The problem of unintended shipments of potentially live anthrax spores over the last 10 years is much more critical than assumed, officials said on Wednesday.
According to the officials it is possible for the shipments to be sent to more than 4 dozen laboratories in the U.S. and abroad which is around twice the estimate of last week.
The officials spoke on condition of being an anonymous source since they were not allowed to discuss specifics by name.
The pentagon has asserted time and again that the mistakes were not a health hazard to the public. The CDC (Centers For Disease Control and Prevention) is leading an investigation on the matter.
The insight on the extent of the issue are expected to be presented at a news conference Wednesday by Robert Work, who is the deputy defense secretary. Last Friday Work ordered a comprehensive review of the procedures in lab linked with inactivating or killing live anthrax for shipment to labs for research and other purpose which includes calibration of biological threat sensors similar to the ones used by a number of federal government agencies, including the pentagon.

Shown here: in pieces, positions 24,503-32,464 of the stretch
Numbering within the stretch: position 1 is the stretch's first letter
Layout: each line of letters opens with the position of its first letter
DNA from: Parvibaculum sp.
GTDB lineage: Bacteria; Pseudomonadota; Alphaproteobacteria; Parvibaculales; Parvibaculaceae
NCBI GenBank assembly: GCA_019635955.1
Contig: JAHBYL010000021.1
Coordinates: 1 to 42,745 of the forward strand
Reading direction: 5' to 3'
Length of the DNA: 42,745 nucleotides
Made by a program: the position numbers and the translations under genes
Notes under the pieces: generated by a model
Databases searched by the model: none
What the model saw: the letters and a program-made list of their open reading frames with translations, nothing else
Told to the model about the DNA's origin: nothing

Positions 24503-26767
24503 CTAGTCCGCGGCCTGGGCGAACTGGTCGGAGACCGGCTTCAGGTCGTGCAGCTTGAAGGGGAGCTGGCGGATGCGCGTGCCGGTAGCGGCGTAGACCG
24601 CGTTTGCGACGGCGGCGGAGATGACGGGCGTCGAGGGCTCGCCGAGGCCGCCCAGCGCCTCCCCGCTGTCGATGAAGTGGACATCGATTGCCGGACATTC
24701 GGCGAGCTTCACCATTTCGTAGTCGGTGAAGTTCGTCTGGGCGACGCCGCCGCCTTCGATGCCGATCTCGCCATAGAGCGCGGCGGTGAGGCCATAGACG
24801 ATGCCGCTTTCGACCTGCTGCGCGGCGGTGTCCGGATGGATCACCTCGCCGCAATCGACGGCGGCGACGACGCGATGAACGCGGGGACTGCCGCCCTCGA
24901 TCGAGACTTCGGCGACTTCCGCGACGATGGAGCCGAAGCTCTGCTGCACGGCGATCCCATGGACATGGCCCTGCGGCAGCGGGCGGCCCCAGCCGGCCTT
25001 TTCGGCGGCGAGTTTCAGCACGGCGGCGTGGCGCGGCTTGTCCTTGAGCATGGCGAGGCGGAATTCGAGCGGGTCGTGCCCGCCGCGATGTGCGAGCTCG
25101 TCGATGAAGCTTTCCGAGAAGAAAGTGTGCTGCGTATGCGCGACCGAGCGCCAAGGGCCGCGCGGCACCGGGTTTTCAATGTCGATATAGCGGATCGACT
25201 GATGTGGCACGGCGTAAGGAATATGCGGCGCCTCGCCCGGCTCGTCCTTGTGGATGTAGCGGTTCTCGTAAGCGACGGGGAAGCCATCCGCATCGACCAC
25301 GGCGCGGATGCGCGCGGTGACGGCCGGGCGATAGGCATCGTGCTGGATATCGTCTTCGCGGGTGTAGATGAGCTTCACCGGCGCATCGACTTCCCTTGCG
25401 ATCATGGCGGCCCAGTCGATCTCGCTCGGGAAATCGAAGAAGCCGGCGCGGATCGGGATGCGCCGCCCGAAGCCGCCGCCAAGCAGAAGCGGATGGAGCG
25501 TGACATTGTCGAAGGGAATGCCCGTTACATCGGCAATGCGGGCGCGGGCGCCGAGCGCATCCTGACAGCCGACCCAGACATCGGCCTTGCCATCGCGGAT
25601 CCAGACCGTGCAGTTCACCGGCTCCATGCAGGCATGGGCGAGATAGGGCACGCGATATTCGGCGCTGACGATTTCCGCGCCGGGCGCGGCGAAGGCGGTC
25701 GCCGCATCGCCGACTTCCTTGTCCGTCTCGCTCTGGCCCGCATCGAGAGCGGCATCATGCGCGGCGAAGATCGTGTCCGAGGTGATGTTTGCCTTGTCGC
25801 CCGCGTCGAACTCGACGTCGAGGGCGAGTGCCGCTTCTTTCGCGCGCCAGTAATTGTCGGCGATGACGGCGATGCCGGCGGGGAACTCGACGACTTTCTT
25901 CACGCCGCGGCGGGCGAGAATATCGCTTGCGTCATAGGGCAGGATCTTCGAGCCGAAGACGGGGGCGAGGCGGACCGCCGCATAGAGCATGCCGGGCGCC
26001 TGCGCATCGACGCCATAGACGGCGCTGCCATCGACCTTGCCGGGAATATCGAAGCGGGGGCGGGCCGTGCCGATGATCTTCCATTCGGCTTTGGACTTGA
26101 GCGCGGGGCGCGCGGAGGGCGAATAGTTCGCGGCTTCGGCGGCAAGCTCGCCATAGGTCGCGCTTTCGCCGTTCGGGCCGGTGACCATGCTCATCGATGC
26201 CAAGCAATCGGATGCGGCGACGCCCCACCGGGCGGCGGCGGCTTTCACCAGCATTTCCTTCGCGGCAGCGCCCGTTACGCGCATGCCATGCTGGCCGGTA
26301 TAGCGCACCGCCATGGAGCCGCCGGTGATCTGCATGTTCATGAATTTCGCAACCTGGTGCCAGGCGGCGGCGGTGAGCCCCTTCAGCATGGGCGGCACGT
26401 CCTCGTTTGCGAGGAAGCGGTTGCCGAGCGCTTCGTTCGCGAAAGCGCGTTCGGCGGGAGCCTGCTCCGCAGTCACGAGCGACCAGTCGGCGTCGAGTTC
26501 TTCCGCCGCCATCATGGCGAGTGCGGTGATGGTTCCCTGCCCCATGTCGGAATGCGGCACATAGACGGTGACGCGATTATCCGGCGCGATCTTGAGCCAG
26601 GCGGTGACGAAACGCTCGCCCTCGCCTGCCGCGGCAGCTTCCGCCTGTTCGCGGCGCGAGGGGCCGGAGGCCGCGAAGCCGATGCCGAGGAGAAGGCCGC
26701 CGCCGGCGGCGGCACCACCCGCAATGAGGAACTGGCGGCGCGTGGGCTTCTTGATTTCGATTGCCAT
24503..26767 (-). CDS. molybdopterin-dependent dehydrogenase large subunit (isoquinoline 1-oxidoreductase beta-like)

The scope of the problem has grown almost daily since the Pentagon first acknowledged it publicly last Wednesday.
The initial focus was on the procedures used at an Army lab at Dugway Proving Ground in Utah, which sent live samples of anthrax that it believed were killed through the use of radiation. It is not yet clear why the well-established procedures for killing the spores did not seem to work, at least with some batches of bacteria.
Among the government labs identified in recent days as having received the suspect anthrax were the Army’s Edgewood Chemical Biological Center in Maryland and the Naval Surface Warfare Center in Virginia, as well as a lab on the grounds of the Pentagon.
Officials said that the Edgewood lab sent some of the samples it had received from Dugway to other labs in the U.S.